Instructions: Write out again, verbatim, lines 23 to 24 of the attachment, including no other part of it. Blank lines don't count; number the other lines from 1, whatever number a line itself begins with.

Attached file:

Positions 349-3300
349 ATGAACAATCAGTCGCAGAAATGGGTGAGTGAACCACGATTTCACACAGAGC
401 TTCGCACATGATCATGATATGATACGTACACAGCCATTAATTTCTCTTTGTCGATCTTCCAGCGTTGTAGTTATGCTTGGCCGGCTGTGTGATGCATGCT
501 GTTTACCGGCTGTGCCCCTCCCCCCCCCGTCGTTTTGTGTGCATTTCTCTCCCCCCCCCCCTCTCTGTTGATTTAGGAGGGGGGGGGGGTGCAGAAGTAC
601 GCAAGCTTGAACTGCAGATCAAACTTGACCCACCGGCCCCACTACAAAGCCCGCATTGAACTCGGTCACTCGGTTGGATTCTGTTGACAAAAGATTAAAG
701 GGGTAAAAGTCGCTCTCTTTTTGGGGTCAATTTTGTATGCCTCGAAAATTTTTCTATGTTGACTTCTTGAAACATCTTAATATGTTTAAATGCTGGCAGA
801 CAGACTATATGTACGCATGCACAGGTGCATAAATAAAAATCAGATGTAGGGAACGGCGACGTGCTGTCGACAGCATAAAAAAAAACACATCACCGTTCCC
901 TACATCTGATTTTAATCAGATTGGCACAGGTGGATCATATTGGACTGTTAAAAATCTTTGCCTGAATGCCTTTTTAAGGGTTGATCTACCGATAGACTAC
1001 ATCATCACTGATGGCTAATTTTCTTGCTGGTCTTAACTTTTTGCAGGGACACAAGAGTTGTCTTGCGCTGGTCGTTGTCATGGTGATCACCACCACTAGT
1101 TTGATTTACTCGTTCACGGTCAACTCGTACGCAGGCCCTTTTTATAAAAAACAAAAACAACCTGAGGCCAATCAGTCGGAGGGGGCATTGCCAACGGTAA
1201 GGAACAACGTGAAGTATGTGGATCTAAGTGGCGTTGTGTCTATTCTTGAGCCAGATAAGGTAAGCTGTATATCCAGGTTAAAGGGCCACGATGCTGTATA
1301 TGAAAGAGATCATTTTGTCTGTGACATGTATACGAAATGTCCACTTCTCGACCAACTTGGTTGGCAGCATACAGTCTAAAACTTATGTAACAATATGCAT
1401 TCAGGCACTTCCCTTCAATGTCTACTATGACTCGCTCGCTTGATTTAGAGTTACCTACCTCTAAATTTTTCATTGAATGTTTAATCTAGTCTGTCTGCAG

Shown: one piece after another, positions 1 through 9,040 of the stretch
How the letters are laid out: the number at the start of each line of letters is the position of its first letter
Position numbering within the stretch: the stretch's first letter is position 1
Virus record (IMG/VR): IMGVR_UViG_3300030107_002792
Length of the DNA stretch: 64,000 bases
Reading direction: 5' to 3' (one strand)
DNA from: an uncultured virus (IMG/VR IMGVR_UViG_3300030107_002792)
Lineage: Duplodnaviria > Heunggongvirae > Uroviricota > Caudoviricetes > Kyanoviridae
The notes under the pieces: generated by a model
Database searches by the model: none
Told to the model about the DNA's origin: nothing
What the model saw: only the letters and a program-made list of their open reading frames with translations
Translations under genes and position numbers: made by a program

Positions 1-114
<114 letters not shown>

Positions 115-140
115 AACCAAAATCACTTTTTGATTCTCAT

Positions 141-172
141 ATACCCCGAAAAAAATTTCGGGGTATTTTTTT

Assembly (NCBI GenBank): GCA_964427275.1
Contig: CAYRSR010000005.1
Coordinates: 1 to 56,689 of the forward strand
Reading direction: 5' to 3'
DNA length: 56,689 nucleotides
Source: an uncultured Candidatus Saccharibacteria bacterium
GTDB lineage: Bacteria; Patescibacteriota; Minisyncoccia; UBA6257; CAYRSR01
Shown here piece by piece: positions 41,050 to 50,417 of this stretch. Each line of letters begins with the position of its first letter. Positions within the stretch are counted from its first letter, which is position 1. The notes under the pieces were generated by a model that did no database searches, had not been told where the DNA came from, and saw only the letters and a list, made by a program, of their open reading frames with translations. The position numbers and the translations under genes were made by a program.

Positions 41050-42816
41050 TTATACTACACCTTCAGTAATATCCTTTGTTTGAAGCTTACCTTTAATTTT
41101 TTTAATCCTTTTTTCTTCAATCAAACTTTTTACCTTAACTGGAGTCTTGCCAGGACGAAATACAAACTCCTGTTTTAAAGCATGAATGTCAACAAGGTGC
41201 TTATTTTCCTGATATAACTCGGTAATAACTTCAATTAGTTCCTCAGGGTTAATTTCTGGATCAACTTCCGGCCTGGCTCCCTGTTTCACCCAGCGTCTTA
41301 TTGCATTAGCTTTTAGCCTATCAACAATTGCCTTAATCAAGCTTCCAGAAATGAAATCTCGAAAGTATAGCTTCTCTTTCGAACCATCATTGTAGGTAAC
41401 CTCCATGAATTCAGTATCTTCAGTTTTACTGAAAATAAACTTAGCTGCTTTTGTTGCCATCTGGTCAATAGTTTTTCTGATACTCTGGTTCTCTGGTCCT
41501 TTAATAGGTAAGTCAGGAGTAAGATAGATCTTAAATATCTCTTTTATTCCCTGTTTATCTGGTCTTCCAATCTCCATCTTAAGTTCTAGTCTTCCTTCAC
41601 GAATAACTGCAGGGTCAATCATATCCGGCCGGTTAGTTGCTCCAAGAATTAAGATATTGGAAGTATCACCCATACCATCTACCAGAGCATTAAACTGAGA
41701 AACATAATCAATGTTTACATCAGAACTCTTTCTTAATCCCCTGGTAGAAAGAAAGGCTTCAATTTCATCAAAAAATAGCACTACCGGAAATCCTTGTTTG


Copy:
Database searches by the model: none
Told to the model about the DNA's origin: nothing